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July 30, 2012 at 8:55 PM

The 520 bridge pontoons float easily out to Grays Harbor

One of several primary pontoons is floated out of the Port of Grays Harbor Monday. (Dean Rutz / The Seattle Times)

The first three giant lengthwise pontoons for the new Highway 520 bridge — each 360 feet long and 11,000 tons — floated out easily from their casting basin on the muddy banks of Grays Harbor tonight between 7 p.m. and 8:45 p.m.

The first one displaced 12 feet of water, and needed a mere 2 feet of water beneath it, for a tugboat to tow it out. A few dozen workers watched or took pictures, and a few hooted approval as the pontoon passed out a gate.

These are the biggest pontoons in the world, project managers say.

A group of six were built simultaneously and are being floated out tonight: three of the 21 lengthwise type, a cross pontoon that will secure the east end of the 7,710 foot long floating span, and two of the 54 smaller supplemental stability pontoons, which serve as “water wings” in the words of a spokesman. (Most of the smaller type are being built in Tacoma.)

They will undergo two days inspection in the Harbor, followed by a journey of four to eight days to the Ballard Locks, said 520 program manager Julie Meredith.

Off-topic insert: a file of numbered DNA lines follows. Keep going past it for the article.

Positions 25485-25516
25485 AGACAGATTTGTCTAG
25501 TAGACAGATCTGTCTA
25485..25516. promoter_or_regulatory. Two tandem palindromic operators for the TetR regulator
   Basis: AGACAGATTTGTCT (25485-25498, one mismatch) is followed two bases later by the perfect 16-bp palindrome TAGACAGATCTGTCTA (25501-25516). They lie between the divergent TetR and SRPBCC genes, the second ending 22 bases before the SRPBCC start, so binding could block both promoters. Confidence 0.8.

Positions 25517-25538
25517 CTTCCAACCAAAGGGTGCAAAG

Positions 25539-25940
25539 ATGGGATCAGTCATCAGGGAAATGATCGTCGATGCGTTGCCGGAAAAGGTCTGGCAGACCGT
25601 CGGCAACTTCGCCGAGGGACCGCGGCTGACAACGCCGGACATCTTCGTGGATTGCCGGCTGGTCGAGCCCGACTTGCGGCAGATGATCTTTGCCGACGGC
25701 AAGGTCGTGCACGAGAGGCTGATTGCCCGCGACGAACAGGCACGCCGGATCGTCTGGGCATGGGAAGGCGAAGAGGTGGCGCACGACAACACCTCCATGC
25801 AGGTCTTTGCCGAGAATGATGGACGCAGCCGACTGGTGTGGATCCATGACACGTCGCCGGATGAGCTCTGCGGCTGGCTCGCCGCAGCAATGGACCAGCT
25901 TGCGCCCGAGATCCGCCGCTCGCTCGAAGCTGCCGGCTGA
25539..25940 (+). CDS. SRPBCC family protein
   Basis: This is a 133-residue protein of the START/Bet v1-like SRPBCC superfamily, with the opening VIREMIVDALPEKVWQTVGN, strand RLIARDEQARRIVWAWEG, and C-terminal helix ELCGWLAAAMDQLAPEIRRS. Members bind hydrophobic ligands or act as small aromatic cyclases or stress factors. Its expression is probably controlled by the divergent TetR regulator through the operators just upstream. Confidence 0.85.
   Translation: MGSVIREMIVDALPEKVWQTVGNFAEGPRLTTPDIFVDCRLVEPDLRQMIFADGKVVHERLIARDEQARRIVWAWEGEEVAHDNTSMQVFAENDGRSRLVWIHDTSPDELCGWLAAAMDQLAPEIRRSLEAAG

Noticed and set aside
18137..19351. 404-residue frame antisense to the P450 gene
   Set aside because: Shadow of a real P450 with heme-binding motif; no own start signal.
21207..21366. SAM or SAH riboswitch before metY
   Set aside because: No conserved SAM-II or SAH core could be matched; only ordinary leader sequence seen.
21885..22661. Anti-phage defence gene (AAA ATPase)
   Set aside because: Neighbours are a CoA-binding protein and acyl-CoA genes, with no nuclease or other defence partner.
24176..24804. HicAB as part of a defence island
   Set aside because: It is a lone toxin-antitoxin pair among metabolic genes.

All is going smoothly under a clear sky and a nearly full moon. A steel dinghy, deployed to pick up flotsam, hit a steel post, but there were no injuries in what principal engineer Dave Ziegler called a bit of hotdogging.

State Transportation Secretary Paula Hammond watched half the operation, scheduled to last until high tide of about 11 feet at 11 p.m. “It went great. My whole feeling is of excitement and pride, especially watching these workers.”

She said the federal government is close to awarding a $320 million loan, but the project needs new revenues or I-90 tolls to fully fund the Seattle portion.

Neighborhood advocates worry that new lanes might reach Montlake without parklike lids funds to reduce noise or blight.

Comments | Topics: 520 bridge

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